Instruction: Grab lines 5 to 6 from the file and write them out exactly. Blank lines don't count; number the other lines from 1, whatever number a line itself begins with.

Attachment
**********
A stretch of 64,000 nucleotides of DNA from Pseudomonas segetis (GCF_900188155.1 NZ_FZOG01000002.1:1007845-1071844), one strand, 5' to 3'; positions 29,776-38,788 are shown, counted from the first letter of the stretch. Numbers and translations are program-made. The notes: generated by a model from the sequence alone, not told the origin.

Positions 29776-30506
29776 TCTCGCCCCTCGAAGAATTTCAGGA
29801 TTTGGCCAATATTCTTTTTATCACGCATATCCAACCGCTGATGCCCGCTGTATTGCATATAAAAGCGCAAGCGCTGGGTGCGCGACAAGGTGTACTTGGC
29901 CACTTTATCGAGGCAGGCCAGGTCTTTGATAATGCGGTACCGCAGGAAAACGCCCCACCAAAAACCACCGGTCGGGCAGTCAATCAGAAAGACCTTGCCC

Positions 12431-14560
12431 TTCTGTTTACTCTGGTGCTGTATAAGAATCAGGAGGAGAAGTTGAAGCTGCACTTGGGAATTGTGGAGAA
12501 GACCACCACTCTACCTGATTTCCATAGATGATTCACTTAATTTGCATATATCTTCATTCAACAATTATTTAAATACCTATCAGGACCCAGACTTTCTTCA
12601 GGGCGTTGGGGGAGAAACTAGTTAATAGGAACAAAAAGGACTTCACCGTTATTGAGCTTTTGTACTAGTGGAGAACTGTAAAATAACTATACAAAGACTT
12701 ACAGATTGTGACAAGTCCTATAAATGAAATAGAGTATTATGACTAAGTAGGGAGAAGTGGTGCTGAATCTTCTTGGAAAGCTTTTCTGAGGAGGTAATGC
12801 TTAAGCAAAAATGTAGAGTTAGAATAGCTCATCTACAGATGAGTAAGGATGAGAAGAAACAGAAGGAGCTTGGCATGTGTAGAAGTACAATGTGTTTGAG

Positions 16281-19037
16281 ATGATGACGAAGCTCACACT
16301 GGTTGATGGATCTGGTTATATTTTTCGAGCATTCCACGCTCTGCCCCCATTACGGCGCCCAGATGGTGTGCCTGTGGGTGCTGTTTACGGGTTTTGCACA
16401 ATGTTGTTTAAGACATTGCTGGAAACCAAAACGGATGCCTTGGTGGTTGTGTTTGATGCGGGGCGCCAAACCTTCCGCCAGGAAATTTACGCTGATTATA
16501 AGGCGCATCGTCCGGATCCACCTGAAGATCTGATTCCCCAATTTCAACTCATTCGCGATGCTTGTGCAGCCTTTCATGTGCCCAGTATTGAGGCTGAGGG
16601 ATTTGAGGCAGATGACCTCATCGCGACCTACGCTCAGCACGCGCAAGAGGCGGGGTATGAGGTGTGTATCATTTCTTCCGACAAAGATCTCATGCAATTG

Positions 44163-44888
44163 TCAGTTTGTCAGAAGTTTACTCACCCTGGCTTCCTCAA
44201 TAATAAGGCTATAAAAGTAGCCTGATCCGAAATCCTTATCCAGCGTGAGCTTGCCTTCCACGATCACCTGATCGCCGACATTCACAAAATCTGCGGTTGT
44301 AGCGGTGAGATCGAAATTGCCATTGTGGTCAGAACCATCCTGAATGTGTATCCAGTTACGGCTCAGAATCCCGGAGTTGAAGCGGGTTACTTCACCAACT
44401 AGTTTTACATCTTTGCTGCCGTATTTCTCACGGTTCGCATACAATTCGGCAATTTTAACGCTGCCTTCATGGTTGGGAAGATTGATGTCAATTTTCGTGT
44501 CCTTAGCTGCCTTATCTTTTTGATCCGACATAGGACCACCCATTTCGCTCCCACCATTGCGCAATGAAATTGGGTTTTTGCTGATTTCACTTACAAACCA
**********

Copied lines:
29901 CACTTTATCGAGGCAGGCCAGGTCTTTGATAATGCGGTACCGCAGGAAAACGCCCCACCAAAAACCACCGGTCGGGCAGTCAATCAGAAAGACCTTGCCC

Positions 12431-14560